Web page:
Lafayette’s castle on the hill: A look at the Chateau

The+Chateau+was+owned+by+the+Kirby+family+until+1983+when+it+was+donated+to+the+college.+Photo+taken+in+1983.+%28Photo+courtesy+of+Lafayette+College+Special+Collections%29

The Chateau was owned by the Kirby family until 1983 when it was donated to the college. Photo taken in 1983. (Photo courtesy of Lafayette College Special Collections)

Katie Frost, Managing Editor

Before football games could be broadcast on national television, Lafayette alumni sat on the patio of the Chateau, the college’s large Norman French-style house on College Hill, and watched every home football game.

The Chateau is a grand residence located on Paxinosa Ridge, complete with a great hall, many bedrooms and conference areas, a large kitchen and dining area and even an apartment for a live-in caretaker. With its wood-coal stove, secret bar and art collection rivaling any found on campus, the Chateau aims to live up to its namesake, the birthplace of Marquis de Lafayette in Clermont-Ferrand, France.

The house has deep roots in the Kirby family legacy. Allan P. Kirby, a member of Lafayette’s class of 1915 and a Trustee beginning in 1937, built the house after being inspired by a trip to France. Designed by Pennsylvania architect Donald Innes, the house’s construction was completed in 1935.

Allan P. Kirby built the Chateau in 1935, on the 20-year anniversary of his graduation from the college. (Photo courtesy of Lafayette College Special Collections)

Especially at the time of its completion, the Chateau’s hilltop location allowed for beautiful views of the nearby mountains and valley, according to Thomas Lannon, director of special collections and college archives.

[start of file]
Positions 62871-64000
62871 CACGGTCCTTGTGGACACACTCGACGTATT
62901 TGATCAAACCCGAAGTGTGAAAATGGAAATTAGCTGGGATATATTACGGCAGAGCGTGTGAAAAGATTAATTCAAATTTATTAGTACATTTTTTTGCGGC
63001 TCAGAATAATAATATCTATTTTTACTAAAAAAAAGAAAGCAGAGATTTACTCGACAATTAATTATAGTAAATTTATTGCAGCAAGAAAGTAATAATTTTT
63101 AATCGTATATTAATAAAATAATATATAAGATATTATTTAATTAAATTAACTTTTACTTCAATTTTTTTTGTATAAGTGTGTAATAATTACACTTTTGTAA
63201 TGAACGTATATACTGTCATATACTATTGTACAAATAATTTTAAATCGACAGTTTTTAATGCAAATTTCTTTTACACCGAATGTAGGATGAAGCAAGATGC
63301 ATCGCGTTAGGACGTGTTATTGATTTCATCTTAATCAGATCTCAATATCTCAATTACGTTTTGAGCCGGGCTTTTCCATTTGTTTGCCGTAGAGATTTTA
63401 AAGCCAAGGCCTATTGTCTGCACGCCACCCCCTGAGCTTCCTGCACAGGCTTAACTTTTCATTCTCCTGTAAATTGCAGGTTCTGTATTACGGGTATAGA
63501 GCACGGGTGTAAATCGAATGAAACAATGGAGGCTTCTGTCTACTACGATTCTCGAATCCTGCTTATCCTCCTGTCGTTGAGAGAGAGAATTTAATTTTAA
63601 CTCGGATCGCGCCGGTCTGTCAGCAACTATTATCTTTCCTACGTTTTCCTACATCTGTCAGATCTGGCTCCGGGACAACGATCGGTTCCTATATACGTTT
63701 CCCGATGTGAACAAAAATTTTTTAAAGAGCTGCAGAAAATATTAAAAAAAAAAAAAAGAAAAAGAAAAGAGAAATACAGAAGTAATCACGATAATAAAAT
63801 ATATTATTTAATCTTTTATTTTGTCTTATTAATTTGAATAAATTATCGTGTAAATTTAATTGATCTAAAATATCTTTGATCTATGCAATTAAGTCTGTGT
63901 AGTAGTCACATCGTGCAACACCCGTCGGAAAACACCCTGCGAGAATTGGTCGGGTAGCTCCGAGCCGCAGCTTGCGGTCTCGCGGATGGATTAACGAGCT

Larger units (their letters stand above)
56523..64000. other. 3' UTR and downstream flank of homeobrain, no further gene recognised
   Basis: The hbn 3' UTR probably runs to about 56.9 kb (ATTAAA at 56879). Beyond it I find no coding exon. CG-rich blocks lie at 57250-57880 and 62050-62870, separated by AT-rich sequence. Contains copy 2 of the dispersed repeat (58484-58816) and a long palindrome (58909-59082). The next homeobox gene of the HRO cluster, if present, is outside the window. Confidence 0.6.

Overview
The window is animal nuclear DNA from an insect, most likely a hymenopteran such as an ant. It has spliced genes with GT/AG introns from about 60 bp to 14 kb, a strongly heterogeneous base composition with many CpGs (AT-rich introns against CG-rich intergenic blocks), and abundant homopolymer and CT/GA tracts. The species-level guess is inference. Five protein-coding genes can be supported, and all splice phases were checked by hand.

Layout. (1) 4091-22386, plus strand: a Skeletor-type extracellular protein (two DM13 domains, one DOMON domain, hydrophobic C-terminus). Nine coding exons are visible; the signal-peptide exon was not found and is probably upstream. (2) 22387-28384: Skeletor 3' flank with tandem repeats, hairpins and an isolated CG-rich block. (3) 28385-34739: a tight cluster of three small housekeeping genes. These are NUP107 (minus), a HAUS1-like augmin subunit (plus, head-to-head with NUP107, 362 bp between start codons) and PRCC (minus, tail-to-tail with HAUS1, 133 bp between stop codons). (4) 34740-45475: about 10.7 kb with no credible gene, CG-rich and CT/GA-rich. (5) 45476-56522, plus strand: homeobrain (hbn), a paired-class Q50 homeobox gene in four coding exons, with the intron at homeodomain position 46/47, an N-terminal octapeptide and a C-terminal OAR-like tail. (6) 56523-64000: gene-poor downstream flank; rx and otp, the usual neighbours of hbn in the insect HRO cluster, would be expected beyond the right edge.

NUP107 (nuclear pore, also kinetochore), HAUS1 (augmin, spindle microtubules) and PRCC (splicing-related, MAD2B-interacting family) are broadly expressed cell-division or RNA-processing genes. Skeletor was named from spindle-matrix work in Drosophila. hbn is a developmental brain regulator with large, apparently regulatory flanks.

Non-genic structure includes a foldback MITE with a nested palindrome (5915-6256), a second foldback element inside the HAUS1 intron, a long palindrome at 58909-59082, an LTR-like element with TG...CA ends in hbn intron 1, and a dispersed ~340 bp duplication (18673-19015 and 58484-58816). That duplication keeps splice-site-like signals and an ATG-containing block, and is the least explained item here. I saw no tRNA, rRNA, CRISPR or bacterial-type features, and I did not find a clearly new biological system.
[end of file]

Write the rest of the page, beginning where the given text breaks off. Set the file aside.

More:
To Kirby, however, the house’s most important view was likely of Fisher Stadium. Kirby frequently entertained alumni guests at the Chateau, where they could watch the football team’s home games in comfort. And the Chateau’s dormitory-style bedroom on the upper floor reportedly housed the football team the night before important home games.

“[The Chateau] was something like a field house before there was a field house,” Lannon said, emphasizing Kirby’s belief in the combination of athletics and scholarship.

Kirby also hosted guests for the Board of Trustees and other business meetings and for class reunions. One alum wrote in Lafayette’s alumni magazine in 1937 that thanks to their summer retreat, “We no longer envy the class of ‘15 in the Kirby Chateau.”

Kirby passed away in 1973. In August 1983, the Chateau was endowed and donated to the college by Kirby’s children, who at the time were the directors of the F. M. Kirby Foundation.

A 1983 press release from Lafayette’s public information and community relations office stated that the Chateau was to be used for “purposes relating to the college’s educational mission.” An internal memo specified the four ways the Chateau was meant to be used: for meetings and retreats where “separation from the campus routine and activities is desirable,” for meetings of the Board of Trustees and the Alumni Association, to accommodate overnight guests such as visiting lecturers and to entertain guests “under special circumstances.” 

The Chateau was never meant to host large groups. According to the memo, occupancy in the Chateau must not exceed 50 people, and there are only 9 available parking spots.

The F. M. Kirby Foundation established a $500,000 sustaining endowment for the maintenance of the Chateau, according to a 1984 article in the Lafayette Alumni Quarterly. The article also estimates the gift of the building and its care to be worth $1.25 million.